My Skype visit with first graders in Rhinelander, Wisconsin was one of my favorites of the year! And the happiness continued a week later when their lovely letters and art arrived in the mail. Thank you, students and teachers for such a warm and gracious “getting to know you.”
One manuscript was older. The other, brand new! But they wrapped up nicely in a two book deal to the editor who purchased my PUP 681 picture book as well.
Here’s the announcement from Publishers Marketplace:
“BUSY BUILDERS, BUSY WEEK! author Jean Reidy’s WHEN THE SNOW IS DEEPER THAN YOUR BOOTS ARE TALL, about a great, big snow day as experienced by a very young child, and GROUP HUG, about a forest of friendly animals who learn the contagious happiness that hugs can bring, to Laura Godwin at Holt Children’s, by Erin Murphy of Erin Murphy Literary Agency (world).”
Hugs all around!
Ellie Rumney is a library media specialist extraordinaire from Rhinelander, Wisconsin. Her heartfelt post gave me goosebumps. Yes, small moments can provide endless inspiration. Thank you, Ellie!
Connecting with Authors – Bringing Literacy to Life
by Ellie Rumney
The joyful faces of student connecting an author to a book is a priceless sight.
On one regular day in April, ninety 1st graders sat enthralled as published author, Jean Reidy shared her inspirations and ideas with students in Rhinelander, Wisconsin from her home in Colorado. Student faces were alight as the author, who had written the books they had been reading in class, shared her inspiration for one of her books, Time Out for Monsters. They gasped with excitement when she let them in on the secret to her upcoming books scheduled for release in the near future.
Students asked questions that helped them understand the writing and publishing process. They connected to Ms. Reidy as she brought the books she had written to life. They learned that even a professional writer has to go through many edits and revisions to get a completed piece of work. This Library Media Specialist had goosebumps watching the children’s engagement through the entire experience!
Reading and literacy are vital elements of our children’s education, and students are immersed in materials that allow them to embrace the world of words around them. Much of the time, authors are an abstract name connected to books the students are enjoying. Allowing students to meet and connect a face to a name through an author visit both in person or via internet teleconference is a vital connection between the abstract and the concrete. When students can connect the name to a face, they can understand that it is a real person behind a published piece of work. This in turn inspires students to be readers and writers, as they can understand that the people behind the work aren’t magicians and writing isn’t an impossible task. As students meet authors, they can hear the author’s voice in the piece of literature they are reading and connect the story to a part of that author’s life. They are inspired to write after hearing an author talk about the process of writing and how it begins small for even the most accomplished authors.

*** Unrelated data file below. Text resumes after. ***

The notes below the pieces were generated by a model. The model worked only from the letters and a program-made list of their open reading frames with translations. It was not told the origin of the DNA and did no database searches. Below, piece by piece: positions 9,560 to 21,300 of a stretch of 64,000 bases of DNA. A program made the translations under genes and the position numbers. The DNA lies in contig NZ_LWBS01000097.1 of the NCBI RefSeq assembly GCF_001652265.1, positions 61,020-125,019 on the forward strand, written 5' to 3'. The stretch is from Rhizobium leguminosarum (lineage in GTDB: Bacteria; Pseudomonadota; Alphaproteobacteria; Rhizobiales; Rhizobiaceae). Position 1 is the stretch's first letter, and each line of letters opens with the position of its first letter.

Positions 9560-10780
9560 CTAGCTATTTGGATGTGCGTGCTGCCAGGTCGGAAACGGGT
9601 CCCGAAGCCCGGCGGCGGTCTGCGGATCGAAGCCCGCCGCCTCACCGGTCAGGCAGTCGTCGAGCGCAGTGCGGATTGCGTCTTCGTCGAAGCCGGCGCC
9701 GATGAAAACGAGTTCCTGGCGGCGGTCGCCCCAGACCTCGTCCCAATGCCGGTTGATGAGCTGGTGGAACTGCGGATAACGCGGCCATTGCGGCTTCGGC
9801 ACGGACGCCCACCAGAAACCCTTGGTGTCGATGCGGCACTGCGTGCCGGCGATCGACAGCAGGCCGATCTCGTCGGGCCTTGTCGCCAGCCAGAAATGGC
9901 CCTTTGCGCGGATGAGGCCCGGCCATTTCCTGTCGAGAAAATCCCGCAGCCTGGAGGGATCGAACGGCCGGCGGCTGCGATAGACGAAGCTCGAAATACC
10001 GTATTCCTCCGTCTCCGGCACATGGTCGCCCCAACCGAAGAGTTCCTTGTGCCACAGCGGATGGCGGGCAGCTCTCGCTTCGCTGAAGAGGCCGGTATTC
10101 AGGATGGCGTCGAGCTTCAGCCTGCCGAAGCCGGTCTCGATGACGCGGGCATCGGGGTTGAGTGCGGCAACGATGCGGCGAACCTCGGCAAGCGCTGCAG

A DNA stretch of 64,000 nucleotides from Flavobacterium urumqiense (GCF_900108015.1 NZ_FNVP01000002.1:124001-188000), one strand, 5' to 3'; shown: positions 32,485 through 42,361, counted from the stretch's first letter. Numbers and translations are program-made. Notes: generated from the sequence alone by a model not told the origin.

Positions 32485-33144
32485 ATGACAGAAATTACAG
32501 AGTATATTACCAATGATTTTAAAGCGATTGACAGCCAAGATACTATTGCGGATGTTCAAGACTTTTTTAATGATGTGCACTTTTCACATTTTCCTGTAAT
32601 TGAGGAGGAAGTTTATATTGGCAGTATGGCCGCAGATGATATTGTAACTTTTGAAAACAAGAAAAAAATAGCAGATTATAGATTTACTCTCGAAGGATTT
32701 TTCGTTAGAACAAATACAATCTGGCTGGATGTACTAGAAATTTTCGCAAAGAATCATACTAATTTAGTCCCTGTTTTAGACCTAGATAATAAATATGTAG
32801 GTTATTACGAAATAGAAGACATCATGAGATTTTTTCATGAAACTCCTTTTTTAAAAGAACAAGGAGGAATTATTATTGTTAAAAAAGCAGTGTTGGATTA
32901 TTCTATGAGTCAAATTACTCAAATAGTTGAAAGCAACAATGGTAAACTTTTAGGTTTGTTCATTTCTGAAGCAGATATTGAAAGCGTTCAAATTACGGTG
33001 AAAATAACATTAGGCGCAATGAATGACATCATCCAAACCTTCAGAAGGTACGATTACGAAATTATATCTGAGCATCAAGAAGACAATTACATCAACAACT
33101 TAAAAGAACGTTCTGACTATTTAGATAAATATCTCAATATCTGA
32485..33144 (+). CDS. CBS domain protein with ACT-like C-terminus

After meeting Jean Reidy, teachers talked to their students about making connections and writing about their own small moments. One teacher said, “As writers, we want to emphasize the students writing about small details in their stories. Jean Reidy’s Time Out For Monsters is about her childhood experience of being in a time out.” Hearing a published author share her inspiration for writing a story about a small moment in her life has allowed the students to see that writing is not as scary or intimidating as they may feel or think it is. Connecting to the small moments that authors use for inspiration makes reading and writing more accessible to students.